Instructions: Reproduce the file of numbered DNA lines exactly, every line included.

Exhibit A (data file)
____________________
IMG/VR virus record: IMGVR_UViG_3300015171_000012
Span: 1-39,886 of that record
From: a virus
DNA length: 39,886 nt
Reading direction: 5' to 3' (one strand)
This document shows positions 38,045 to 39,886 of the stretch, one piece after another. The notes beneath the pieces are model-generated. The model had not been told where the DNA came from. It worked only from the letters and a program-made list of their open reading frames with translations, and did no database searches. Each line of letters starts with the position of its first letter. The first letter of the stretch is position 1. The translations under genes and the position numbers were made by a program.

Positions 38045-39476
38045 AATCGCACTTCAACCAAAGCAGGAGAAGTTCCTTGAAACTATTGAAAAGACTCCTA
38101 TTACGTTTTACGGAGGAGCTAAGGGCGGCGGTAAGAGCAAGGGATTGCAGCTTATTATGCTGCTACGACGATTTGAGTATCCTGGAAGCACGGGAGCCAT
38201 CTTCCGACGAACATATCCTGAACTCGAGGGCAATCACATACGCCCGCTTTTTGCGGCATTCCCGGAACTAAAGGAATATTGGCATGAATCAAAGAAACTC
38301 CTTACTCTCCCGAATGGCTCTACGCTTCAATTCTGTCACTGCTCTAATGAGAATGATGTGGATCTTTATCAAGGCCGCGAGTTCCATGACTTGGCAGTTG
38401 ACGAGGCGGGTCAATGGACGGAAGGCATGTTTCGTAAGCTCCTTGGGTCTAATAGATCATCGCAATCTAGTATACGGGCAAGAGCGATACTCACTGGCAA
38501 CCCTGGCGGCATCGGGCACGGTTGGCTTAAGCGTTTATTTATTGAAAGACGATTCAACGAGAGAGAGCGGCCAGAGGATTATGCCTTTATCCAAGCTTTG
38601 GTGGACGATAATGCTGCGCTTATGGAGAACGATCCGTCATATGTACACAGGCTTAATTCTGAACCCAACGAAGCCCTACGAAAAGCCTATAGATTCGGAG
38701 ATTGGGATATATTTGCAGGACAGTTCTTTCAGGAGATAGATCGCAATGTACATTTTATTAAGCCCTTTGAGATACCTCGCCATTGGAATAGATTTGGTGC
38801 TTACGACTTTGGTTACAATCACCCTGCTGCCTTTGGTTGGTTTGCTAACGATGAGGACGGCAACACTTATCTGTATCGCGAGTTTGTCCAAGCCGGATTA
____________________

IMG/VR virus record: IMGVR_UViG_3300015171_000012
Span: 1-39,886 of that record
From: a virus
DNA length: 39,886 nt
Reading direction: 5' to 3' (one strand)
This document shows positions 38,045 to 39,886 of the stretch, one piece after another. The notes beneath the pieces are model-generated. The model had not been told where the DNA came from. It worked only from the letters and a program-made list of their open reading frames with translations, and did no database searches. Each line of letters starts with the position of its first letter. The first letter of the stretch is position 1. The translations under genes and the position numbers were made by a program.

Positions 38045-39476
38045 AATCGCACTTCAACCAAAGCAGGAGAAGTTCCTTGAAACTATTGAAAAGACTCCTA
38101 TTACGTTTTACGGAGGAGCTAAGGGCGGCGGTAAGAGCAAGGGATTGCAGCTTATTATGCTGCTACGACGATTTGAGTATCCTGGAAGCACGGGAGCCAT
38201 CTTCCGACGAACATATCCTGAACTCGAGGGCAATCACATACGCCCGCTTTTTGCGGCATTCCCGGAACTAAAGGAATATTGGCATGAATCAAAGAAACTC
38301 CTTACTCTCCCGAATGGCTCTACGCTTCAATTCTGTCACTGCTCTAATGAGAATGATGTGGATCTTTATCAAGGCCGCGAGTTCCATGACTTGGCAGTTG
38401 ACGAGGCGGGTCAATGGACGGAAGGCATGTTTCGTAAGCTCCTTGGGTCTAATAGATCATCGCAATCTAGTATACGGGCAAGAGCGATACTCACTGGCAA
38501 CCCTGGCGGCATCGGGCACGGTTGGCTTAAGCGTTTATTTATTGAAAGACGATTCAACGAGAGAGAGCGGCCAGAGGATTATGCCTTTATCCAAGCTTTG
38601 GTGGACGATAATGCTGCGCTTATGGAGAACGATCCGTCATATGTACACAGGCTTAATTCTGAACCCAACGAAGCCCTACGAAAAGCCTATAGATTCGGAG
38701 ATTGGGATATATTTGCAGGACAGTTCTTTCAGGAGATAGATCGCAATGTACATTTTATTAAGCCCTTTGAGATACCTCGCCATTGGAATAGATTTGGTGC
38801 TTACGACTTTGGTTACAATCACCCTGCTGCCTTTGGTTGGTTTGCTAACGATGAGGACGGCAACACTTATCTGTATCGCGAGTTTGTCCAAGCCGGATTA